Scientific computing

(for the rest of us)


To facilitate the transition between diagram and code, one important step is to write pseudo-code, i.e. text that looks reasonably like code, but is not. This pseudo-code will not help the computer think about our problem, but it might help us think about the problem in ways that will make the actual programming easier.

Pseudo-code is mostly useful when it comes to working on a single function. The overall structure of the project can be done as a flowchart, and then each function can be written as pseudo-code. This is, in fact, a really good exercise to try with your own projects.

Let us try with an example - we want to sort numbers. We will write pseudo-code for a very, very inefficient algorithm:

let X be a list of numbers
let Y be an empty list of numbers

as long as X still has elements in it
    let x be the minimum of X
    add x to Y
    remove x from X

return Y

This is, essentially, what pseudo-code is: a way to explain in your own words what the function should do. This can be translated line-by-line into code, but this is rarely a good idea. The best way to represent an idea with code is rarely the same as the best way to represent it as pseudo-code.

Yet there are important lessons in this piece of pseudo-code. First, we know that we will need two variables (X and Y), a way to find x which is going to be the smallest value in X, and ways to add and remove elements from lists. Although this is not a full program yet, this is helpful to guide our search for information in, e.g., Julia’s documentation! We will also need to perform a series of steps as long as some condition is satisfied, which means that we will have to think about iteration and conditionals and all that.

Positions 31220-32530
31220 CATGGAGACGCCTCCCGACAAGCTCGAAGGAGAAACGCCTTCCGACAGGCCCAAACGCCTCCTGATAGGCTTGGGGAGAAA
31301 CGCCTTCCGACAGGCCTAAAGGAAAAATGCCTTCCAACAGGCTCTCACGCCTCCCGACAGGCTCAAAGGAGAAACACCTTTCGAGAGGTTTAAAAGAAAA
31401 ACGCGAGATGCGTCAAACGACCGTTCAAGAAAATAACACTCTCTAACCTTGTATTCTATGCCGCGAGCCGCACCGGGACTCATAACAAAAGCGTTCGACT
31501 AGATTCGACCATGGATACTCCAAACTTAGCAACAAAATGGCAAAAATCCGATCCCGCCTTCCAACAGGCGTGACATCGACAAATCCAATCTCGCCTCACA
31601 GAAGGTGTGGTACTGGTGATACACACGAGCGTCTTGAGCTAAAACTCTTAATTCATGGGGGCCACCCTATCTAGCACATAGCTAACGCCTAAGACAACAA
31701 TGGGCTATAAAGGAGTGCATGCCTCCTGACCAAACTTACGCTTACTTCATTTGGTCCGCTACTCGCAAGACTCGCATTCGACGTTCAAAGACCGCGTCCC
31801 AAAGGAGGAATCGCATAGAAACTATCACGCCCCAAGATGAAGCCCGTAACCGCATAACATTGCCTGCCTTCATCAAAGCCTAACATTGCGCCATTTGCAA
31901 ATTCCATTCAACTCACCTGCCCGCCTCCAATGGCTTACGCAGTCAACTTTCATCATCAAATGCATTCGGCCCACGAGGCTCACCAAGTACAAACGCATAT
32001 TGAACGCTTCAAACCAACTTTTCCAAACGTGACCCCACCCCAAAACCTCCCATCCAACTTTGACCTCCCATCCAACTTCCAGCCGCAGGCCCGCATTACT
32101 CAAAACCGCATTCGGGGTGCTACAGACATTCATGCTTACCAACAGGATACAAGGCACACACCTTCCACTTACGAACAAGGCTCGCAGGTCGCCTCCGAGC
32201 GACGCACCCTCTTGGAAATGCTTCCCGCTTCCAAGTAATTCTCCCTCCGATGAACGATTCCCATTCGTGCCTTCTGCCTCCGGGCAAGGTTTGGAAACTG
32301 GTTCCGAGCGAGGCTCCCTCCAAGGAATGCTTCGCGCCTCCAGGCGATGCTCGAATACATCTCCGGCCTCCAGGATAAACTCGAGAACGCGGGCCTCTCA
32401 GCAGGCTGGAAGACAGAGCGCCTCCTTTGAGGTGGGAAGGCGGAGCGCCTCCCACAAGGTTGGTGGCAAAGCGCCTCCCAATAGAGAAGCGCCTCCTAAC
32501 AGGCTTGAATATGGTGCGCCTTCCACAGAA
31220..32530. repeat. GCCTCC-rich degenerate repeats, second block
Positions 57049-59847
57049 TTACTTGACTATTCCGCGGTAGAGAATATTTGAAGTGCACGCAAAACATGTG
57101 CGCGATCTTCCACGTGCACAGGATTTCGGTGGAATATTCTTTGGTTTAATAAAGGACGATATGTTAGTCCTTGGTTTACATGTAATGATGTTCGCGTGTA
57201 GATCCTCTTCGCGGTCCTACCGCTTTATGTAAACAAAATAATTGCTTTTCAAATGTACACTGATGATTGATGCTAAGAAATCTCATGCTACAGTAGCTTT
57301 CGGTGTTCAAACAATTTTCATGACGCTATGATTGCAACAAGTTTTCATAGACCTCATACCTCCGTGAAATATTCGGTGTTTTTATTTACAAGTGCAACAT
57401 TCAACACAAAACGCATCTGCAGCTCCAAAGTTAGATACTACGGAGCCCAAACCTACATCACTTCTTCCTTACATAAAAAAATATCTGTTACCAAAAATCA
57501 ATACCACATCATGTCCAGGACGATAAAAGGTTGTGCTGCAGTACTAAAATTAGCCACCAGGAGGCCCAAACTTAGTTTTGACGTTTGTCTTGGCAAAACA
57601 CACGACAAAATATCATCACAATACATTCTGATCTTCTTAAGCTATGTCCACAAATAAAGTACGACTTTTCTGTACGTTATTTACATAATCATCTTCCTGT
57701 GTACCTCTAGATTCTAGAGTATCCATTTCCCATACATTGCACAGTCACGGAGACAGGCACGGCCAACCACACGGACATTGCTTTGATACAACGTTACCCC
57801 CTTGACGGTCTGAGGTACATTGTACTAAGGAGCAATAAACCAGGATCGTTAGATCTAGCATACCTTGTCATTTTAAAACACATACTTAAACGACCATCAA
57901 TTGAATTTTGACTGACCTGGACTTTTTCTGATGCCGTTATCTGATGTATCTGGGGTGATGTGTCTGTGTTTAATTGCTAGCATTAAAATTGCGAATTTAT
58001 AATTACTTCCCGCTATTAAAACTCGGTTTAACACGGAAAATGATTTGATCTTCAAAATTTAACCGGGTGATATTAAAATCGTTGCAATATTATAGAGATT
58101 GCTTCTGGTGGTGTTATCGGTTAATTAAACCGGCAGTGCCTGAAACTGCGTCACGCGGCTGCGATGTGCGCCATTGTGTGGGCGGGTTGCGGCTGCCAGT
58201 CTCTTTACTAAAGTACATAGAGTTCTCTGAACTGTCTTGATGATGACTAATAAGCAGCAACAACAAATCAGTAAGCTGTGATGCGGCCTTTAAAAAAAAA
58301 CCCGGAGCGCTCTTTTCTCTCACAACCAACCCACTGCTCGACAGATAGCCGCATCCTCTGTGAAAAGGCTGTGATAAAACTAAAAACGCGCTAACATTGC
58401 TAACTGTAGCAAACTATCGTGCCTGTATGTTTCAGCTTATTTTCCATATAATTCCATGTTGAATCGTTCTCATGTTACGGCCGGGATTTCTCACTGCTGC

The purpose of this material is to give you the basic bits of information to write this function, and much more!

To give you a little taste, we can write the Julia code:

X = rand(1:5, 12)
Y = empty(X)

while !(isempty(X))
    x, i = findmin(X)
    push!(Y, x)
    deleteat!(X, i)

1×12 adjoint(::Vector{Int64}) with eltype Int64:
 1  1  1  2  2  2  2  3  3  4  5  5
At this point, it is absolutely normal to not understand the code. Especially if you have little programming experience! After completing the first two or three sections of this material, you should be able to revisit it and understand what is going on, and even suggest an improvement to it! This will take time, and we will go through all the steps.

Pseudo-code is also useful to reason about the structure of the program you are about to start writing. A good example is when you do not know which functions to use (or write!) yet, or whether your functions are appropriately sized; if the pseudo-code is getting too long, it is a good sign that you may start thinking about smaller functions, and break down your problem into further (smaller) pieces.